How can Western nations prevent ISIS recruitment of mentally unstable, deluded or sociopathic young people in their societies?

Can young would-be terrorists be deprogrammed and reeducated? One of the most important keys lies in the Muslim community, Bourrie writes:
"Radical Islam is vulnerable to several counterattacks. The most potent comes from persuasive, learned Muslims who can argue back against ISIS's simplistic and violent interpretation of Islam. This is already happening, but more Muslims need to get involved, and they need the media skills to be able to face ISIS on the Internet. Moderate Muslims also need to ensure that their mosques and social groups aren't dominated or hijacked by radicals. At the same time, authorities in Canada and other Western countries should back these people up and do more than just arrest terror suspects. They need to look at the way European states work with the families of extremists and develop a ... system that provides effective intervention and support for the relatives of people drawn to extremism. Right now, some Muslims feel intimidated by the extremists. They need protection so they can speak out."
Canada's Chief Justice of the Supreme Court Brian Dickson
He says, "There needs to be even more international cooperation to share information and fight jihadi recruitment." And he says marginalization of Muslim communities is not the answer; hatred is not the answer. He includes a quote from Supreme Court of Canada's Chief Justice Brian Dickson about the dangers of hate speech:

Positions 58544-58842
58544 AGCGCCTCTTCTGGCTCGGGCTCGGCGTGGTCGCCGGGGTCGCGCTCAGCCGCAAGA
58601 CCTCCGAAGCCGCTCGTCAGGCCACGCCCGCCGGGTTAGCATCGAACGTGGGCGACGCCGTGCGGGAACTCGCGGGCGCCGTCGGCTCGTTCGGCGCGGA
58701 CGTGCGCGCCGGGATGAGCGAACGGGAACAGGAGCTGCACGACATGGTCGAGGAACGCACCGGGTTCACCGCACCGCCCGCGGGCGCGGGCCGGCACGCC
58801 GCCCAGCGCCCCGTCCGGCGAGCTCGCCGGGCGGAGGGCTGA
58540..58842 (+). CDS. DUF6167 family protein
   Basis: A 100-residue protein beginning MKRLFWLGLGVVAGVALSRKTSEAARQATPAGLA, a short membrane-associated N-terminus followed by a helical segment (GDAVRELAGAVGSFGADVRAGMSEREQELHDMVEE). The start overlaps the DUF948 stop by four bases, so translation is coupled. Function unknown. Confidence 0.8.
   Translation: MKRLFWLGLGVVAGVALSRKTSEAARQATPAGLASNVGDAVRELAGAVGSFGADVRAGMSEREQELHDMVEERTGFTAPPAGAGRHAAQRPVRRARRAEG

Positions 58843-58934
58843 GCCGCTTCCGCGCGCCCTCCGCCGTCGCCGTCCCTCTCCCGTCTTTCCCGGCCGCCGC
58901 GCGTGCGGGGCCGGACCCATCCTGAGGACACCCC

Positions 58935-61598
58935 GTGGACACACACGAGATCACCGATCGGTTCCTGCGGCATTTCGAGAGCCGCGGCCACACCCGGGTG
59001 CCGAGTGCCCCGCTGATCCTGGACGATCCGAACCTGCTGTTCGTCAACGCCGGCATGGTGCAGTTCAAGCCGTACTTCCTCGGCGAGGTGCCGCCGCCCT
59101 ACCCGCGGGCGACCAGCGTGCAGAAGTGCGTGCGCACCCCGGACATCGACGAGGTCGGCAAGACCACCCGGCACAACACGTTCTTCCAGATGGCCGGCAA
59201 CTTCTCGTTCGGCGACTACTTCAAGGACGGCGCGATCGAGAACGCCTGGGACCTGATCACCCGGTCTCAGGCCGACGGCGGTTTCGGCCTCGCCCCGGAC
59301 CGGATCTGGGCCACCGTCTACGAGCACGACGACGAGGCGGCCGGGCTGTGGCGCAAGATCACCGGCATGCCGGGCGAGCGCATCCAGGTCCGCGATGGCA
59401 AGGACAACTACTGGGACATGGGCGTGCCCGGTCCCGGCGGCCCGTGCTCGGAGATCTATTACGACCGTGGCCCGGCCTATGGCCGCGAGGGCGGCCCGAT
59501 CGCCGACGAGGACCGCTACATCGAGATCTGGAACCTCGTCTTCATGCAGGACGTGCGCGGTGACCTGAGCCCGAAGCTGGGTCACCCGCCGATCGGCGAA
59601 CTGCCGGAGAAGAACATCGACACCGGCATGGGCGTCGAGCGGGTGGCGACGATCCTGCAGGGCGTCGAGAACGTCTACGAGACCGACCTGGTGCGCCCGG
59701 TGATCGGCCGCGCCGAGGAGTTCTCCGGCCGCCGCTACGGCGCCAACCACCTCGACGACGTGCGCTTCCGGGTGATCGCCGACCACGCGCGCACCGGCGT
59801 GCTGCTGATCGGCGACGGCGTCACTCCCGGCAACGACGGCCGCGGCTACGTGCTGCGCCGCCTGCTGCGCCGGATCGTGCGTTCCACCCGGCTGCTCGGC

"Hatred is predicated on destruction, and hatred against identifiable groups therefore thrives on insensitivity, bigotry and destruction of both the target group and the values of our society. Hatred in this sense is a most extreme emotion that belies reason; an emotion that, if exercised against members of an identifiable group, implies that those individuals are to be despised, scorned, denied respect and made subject to ill-treatment on the basis of group affiliation."
Hate begets hate. People who fear and hate, for different reasons, cause death and destruction every day. Only a small percentage of violent deaths in the United States are caused by violent Islamist extremists. 

Remembering victims in Nice, France.
Bourrie reminds us of mass murders by white supremacists in Charleston, South Carolina (9 African Americans gunned down); Oslo, Norway in 2011 (77 people, mostly children, murdered); and Oklahoma City, Oklahoma in 2001 (when Timothy McVeigh assassinated 168 men, women and children). An attack in Munich, Germany yesterday killed 9 people and occurred five years, to the day, of the Norway massacre.

But it's sobering to consider the scale of hatred and killing in the name of Islam worldwide in recent decades, especially in the last few years. Wikipedia publishes a list, which as this gets posted hasn't been updated with the most recent attacks–including today's horrific suicide bombings in Kabul, reportedly part of ongoing Sunni-Shiite hatred.

Bourrie concludes: